Families of the 63-home El Espino community express their appreciation for prison laborers who helped them build and then move into new homes.

For each day the inmates work, they get another day reduced from their sentences. The more they work, the sooner they can get back to their families and a normal life.

It’s an opportunity for them to reduce their sentence, to be out in the open, eat different food, interact with different people and, of course, not be locked up,” Castro noted.

Of course, the inmates who are presented with these opportunities are not exactly the most hardened or dangerous criminals. They come from a pool of prisoners who are still in a position where they can turn their lives around.

They are in their trust phases,” Castro explained. “They’ve gone through a lot of psychological tests and have support. Inmates that had been related to gangs are not able to be in the trust phases or these types of programs just because we want to avoid having them in communities or spaces where they can get in trouble. They are aware of the consequences if somebody messes the opportunity up.”

Prison laborers work in the El Zonte community, currently under construction.

Still, the team at Gente Ayudando Gente works hand-in-hand with the government to make sure that partner families and communities are safe when the prisoners are on a nearby site.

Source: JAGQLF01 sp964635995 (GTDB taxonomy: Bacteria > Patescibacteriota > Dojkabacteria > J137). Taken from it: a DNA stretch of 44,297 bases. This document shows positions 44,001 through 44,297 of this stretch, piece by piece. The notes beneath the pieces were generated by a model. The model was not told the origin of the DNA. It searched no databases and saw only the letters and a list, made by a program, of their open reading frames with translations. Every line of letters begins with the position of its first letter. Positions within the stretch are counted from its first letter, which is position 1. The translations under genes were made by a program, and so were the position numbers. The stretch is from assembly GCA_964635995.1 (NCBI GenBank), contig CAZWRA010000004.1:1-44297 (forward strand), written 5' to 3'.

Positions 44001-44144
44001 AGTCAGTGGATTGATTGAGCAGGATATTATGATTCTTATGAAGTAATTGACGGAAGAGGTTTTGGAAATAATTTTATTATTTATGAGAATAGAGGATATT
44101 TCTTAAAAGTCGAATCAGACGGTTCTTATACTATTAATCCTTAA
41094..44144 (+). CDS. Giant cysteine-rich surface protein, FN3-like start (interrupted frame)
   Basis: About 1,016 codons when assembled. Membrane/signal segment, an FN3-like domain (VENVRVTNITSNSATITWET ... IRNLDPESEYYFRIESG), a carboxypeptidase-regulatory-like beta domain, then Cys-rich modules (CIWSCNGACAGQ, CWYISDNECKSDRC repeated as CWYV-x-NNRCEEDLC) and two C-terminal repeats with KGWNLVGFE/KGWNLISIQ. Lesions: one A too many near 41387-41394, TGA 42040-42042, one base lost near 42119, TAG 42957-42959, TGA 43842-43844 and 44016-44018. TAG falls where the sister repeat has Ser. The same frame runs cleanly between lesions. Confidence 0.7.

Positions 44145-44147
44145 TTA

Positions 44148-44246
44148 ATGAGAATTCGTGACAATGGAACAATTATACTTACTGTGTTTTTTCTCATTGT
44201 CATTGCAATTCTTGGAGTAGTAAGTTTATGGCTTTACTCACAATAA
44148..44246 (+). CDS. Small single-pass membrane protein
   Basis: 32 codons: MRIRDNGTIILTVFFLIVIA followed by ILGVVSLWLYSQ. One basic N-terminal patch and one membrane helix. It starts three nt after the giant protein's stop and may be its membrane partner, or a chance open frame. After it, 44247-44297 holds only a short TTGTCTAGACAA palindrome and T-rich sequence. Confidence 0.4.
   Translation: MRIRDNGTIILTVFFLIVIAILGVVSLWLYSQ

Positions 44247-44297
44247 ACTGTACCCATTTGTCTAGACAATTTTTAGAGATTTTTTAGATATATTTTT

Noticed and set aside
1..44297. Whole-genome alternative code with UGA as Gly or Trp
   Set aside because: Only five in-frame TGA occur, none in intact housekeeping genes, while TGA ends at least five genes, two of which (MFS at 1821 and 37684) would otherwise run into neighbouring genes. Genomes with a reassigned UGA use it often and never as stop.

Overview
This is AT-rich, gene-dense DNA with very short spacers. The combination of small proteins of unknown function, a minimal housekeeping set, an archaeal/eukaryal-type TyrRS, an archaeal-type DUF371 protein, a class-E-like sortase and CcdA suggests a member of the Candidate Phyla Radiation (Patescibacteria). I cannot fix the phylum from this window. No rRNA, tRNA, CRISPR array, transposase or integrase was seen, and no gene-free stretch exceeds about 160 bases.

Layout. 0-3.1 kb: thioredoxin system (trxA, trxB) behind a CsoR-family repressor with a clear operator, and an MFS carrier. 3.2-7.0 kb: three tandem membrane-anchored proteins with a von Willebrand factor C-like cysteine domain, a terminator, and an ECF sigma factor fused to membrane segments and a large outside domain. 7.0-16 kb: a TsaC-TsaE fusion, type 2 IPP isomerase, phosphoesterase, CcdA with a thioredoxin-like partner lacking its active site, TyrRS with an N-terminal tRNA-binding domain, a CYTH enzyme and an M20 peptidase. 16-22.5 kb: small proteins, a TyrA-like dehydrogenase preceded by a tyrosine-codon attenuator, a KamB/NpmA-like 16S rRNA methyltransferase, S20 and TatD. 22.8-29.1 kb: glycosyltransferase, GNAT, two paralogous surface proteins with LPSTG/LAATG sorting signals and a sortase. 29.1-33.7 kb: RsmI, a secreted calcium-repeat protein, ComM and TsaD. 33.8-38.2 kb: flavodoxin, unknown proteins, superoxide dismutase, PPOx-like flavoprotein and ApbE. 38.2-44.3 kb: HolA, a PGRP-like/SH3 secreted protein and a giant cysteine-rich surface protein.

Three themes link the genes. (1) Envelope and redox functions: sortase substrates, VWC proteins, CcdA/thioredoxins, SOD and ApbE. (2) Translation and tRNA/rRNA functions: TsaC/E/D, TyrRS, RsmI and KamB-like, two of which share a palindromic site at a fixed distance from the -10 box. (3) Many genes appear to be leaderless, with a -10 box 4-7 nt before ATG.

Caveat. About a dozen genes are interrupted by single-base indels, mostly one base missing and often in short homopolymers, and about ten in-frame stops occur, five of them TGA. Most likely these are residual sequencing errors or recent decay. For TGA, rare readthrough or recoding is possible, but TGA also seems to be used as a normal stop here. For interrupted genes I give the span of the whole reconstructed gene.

The prisoners are assigned to specific areas,” Castro said. “There are guards looking out for the team, and they’re not allowed to move from that specific area. If somebody is causing problems like trying to sneak something in or have family members come into the construction spaces, they would change teams or lose their opportunity. But we at Gente are on top of that because that hurts us directly.”

Their work also is an audition of sorts as a handful may get the opportunity for gainful employment as they re-enter society.

We are always looking for new employees,” Castro said. “When they finish a sentence and the construction is done, we usually give some a second chance of reinsertion into society as a productive member by hiring them.”

Prison laborers help move items into the 63-home El Espino community as a resident looks on.

While acknowledging the practical benefits of utilizing prison labor, Fuller Center for Housing President David Snell notes there is a faith component to engaging those who are incarcerated and helping them turn their lives around.

One of the foundational principles of Christianity is redemption — that through Christ’s sacrifice we can put our sins and errors behind us,” Snell said. “This principle has been powerfully demonstrated in El Salvador as prisoners have worked side by side with volunteers in the building of new homes. When a prisoner, upon their release, has joined our construction crews, it truly makes the cycle complete.”

This is redemption in action, and it fulfills Jesus’ promise that caring for prisoners is caring for Him.”

The result is a win-win-win-win situation — for the families in need of decent places to live, for the organizations who seek to uplift and empower those families and communities, for the prisoners themselves and for a government that is committed to reducing crime and recidivism rates. 

We'd love to hear your comments!